This workshop will examine the human factors of worker empowerment in the offshore oil industry in the context of process safety and the broader system in which it is embedded. The workshop committee and participants will review current scientific research from the behavioral and social sciences from fields such as human-systems integration, human factors, naturalistic/recognition primed decision making, hazard recognition and response, risk management, risk analysis, perception and process safety design. The workshop will also explore best practices and lessons learned from other high-risk, high-reliability industries.
The workshop planning committee will define the specific topics to be addressed, develop the agenda, and select and invite speakers and other participants. The two-day public workshop will be held in early 2018 in Houston, Texas. More information will be posted here as it becomes available. In the meantime, if you would like to receive updates about this workshop, please send an email to email@example.com with your request to be added to the project listserv.
After the workshop, a publication on the proceedings of the workshop presentations and discussions will be prepared by a designated rapporteur and will be available for free on the National Academies website.
The workshop is sponsored by the Gulf Research Program.
Strengthening the Safety Culture of the Offshore Oil and Gas Industry (2016)
This report offers recommendations to industry and regulators to strengthen and sustain the safety culture of the offshore oil and gas industry. The report addresses conceptual challenges in defining safety culture, and discusses the empirical support for the safety culture definition offered by the Bureau of Safety and Environmental Enforcement, the nine characteristics or elements of a robust safety culture, methods for assessing company safety culture, and barriers to improving safety culture in the offshore industry.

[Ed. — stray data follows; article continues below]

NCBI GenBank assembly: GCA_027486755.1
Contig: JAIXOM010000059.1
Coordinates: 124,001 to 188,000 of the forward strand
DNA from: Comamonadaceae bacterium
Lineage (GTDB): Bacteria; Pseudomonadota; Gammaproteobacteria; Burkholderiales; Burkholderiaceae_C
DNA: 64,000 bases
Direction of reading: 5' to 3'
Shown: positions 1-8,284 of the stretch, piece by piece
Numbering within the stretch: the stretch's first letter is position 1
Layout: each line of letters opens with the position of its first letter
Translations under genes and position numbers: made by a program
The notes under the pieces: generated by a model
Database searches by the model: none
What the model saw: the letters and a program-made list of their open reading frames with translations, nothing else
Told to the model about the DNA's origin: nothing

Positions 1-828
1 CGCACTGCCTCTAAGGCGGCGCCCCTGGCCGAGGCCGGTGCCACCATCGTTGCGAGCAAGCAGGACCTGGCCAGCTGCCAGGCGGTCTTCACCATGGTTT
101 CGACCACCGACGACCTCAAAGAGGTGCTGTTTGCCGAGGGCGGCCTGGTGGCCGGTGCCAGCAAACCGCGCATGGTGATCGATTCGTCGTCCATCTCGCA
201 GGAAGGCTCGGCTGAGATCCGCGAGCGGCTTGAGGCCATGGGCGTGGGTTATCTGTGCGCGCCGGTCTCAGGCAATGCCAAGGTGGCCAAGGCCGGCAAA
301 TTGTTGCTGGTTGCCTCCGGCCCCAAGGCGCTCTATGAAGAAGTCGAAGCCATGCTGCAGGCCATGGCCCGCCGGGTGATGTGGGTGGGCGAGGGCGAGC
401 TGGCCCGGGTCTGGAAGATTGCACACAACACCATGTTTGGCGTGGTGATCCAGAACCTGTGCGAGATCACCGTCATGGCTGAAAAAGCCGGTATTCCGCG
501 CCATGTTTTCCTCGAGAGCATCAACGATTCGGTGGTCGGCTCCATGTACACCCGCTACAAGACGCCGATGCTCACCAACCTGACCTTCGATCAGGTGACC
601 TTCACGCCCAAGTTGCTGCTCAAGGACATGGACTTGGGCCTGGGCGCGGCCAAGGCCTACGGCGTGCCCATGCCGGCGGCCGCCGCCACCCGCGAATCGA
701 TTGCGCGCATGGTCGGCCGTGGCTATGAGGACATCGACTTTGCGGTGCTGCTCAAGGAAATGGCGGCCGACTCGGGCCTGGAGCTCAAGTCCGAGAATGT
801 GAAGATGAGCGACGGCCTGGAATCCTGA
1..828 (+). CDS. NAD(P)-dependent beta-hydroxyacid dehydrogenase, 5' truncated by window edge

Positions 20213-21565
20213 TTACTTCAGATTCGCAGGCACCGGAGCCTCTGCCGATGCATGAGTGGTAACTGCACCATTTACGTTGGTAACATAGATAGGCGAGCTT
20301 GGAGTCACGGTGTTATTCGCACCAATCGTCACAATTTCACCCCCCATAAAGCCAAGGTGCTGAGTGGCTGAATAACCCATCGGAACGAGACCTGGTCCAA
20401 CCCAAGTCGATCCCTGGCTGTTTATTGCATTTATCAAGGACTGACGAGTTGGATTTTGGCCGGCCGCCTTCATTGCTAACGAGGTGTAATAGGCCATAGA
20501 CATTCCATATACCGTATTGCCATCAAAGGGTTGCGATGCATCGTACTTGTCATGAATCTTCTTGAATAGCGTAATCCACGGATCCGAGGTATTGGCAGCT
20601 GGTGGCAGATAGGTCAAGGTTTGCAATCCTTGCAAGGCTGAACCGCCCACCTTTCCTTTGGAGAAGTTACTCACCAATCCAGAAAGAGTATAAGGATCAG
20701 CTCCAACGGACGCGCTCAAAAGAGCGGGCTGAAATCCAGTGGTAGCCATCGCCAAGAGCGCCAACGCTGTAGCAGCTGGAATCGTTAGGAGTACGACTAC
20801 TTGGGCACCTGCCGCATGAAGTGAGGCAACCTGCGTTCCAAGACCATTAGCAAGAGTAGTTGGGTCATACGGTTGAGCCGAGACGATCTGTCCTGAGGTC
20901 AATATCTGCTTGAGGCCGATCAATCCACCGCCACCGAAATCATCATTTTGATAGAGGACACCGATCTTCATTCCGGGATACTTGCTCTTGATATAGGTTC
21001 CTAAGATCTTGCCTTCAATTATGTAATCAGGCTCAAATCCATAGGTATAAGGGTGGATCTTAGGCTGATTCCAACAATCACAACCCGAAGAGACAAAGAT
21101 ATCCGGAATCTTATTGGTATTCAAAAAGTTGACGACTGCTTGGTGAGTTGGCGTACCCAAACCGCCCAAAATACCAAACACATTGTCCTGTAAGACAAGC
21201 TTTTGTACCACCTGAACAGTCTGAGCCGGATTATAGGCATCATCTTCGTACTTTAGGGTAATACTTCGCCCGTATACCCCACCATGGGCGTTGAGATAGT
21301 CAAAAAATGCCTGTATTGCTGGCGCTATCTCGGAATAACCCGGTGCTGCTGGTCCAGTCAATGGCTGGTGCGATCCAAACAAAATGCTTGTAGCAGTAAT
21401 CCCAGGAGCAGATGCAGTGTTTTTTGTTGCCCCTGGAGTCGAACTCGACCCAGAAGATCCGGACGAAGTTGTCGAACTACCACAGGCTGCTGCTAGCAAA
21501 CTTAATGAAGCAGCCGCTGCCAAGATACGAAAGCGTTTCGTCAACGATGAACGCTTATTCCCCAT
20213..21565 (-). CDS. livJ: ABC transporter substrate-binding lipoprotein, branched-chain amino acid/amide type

Application of Remote Real-Time Monitoring to Offshore Oil and Gas Operations (2016)
This report provides advice to the Bureau of Safety and Environmental Enforcement (BSEE) of the U.S. Department of the Interior on the use of remote real-time monitoring (RRTM) to improve the safety and reduce the environmental risks of offshore oil and gas operations. The report also evaluates the role that RRTM could play in condition-based maintenance (CBM), and how BSEE could leverage RRTM into its safety enforcement program.
Improving Self-Escape from Underground Coal Mines (2013)
This report focuses on the preparations for self-escape from underground coal-mines. The study was set in the context of human-systems integration (HSI), a systems approach that examines the interaction of people, tasks, and equipment and technology in the pursuit of a goal. It recognizes this interaction occurs within, and is influenced by, the broader environmental context. A key premise of human-systems integration is that much important information is lost when various tasks within a system are considered individually or in isolation rather than in interaction with the whole system.
Worker Health and Safety on Offshore Wind Farms (2013)
This report explores the adequacy of existing regulations and recommends enhancements to regulations for worker health and safety on Offshore wind farms.
Evaluating the Effectiveness of Offshore Safety and Environmental Management Systems (2012)
This report recommends that the Bureaus of Safety and Environmental Enforcement (BSEE) take a holistic approach to evaluating the effectiveness of offshore oil and gas industry operators' Safety and Environmental Management Systems (SEMS) programs. The report explores in detail SEMS' role in helping to develop a culture of safety, highlights the pros and cons of various methods of assessing effectiveness of a SEMS program, and investigates existing approaches for assessing SMS programs of various U.S. and international regulatory agencies whose safety mandates are similar to that of BSEE.
Macondo Well Deepwater Horizon Blowout: Lessons for Improving Offshore Drilling Safety (2011)
This report examines the causes of the blowout and provides a series of recommendations, for both the oil and gas industry and government regulators, intended to reduce the likelihood and impact of any future losses of well control during offshore drilling. The report discusses ultimate responsibility and accountability for well integrity and safety of offshore equipment, formal system safety education and training of personnel engaged in offshore drilling, and guidelines that should be established so that well designs incorporate protection against the various credible risks associated with the drilling and abandonment process.
Heather Kreidler, Associate Program Officer
Toby Warden, Board Director
For more information, contact:
Phone: (202) 334-1326
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Washington, DC 20001